Samhain                                        Waning Harvest Moon

First the Vikings, now the Democrats.  Geez.

As I said a while back, the political scene, long a part of my life, a passionate part, has begun to recede for me.  I see this by-election as a cyclical matter, not a rejection of Obama and progressive ideas, but a cry of pain from people injured the great recession.  An angry elephant has stomped through the polls this November election day, an elephant moving with great feeling, a powerful force in politics.  Yes, this will slow down Obama’s progressive agenda.  He will have to work in a more measured, less dramatic way, but, as I’ve read more than one place, that may well be to his advantage in 2012.

(I’d be happier if I watched the election returns on Ka’anapali beach.)

It is not so much a time to wonder what went wrong from a Democratic perspective, as it is a time to reconsider how communicating the gains of the past two years has fallen so far short.  It is a time to consider how to pursue the great issues yet unaddressed, like climate change and immigration, in the small ways that will lay the base for further work in the 2012 Congress.  I went into this election proud of my leftist politics and I remain so.  Over time movements toward greater equality erode the opposition, witness the number of conservative women running in this election.  Over time matters of mutual care and compassion like Social Security, Medicare and now the National Health Care legislation become new bricks in a solid foundation for all Americans, rich and poor.  The economy will right itself and the timing of recovery matters more politically than it should, because the tools used to massage the economy are gross and work only over time.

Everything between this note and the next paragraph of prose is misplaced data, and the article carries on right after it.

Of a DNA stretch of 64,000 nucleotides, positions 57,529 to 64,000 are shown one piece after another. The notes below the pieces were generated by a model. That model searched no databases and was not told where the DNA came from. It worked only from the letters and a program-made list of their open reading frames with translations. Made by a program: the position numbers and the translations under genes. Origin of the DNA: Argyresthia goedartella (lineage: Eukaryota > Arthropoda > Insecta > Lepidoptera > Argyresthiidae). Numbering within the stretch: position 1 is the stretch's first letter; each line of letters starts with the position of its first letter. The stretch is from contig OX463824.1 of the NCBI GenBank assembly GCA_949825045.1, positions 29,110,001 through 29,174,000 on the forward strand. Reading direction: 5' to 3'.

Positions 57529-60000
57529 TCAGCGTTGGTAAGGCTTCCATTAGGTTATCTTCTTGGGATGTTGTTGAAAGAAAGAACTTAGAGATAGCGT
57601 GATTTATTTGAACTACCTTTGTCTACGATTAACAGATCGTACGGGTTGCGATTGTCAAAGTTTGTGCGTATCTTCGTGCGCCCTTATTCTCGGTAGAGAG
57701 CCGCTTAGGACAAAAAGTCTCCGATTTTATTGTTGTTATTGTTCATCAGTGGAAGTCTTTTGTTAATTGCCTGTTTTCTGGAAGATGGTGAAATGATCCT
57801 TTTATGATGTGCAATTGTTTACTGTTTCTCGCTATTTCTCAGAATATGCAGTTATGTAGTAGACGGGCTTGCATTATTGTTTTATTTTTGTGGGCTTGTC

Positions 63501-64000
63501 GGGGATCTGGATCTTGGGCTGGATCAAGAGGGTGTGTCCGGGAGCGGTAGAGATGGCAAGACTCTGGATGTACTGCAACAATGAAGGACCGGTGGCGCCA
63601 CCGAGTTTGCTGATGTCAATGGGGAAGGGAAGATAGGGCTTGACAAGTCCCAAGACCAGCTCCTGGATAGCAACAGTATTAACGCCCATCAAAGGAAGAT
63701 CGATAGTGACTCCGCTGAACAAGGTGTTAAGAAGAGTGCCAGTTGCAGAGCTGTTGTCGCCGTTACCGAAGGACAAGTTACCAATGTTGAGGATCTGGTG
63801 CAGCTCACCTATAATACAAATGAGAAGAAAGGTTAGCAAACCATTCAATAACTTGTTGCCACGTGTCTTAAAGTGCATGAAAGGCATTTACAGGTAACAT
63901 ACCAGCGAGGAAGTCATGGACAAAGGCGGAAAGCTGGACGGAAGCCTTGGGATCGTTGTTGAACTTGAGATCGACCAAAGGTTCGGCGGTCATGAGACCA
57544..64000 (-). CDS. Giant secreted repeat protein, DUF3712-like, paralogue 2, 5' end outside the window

So, we’ll have to learn how to work with a whole new legislative alignment.  That’s the nature of politics.  This is still a center/right country, so we have to be glad when we have the chance to make progress, philosophical when we can’t.

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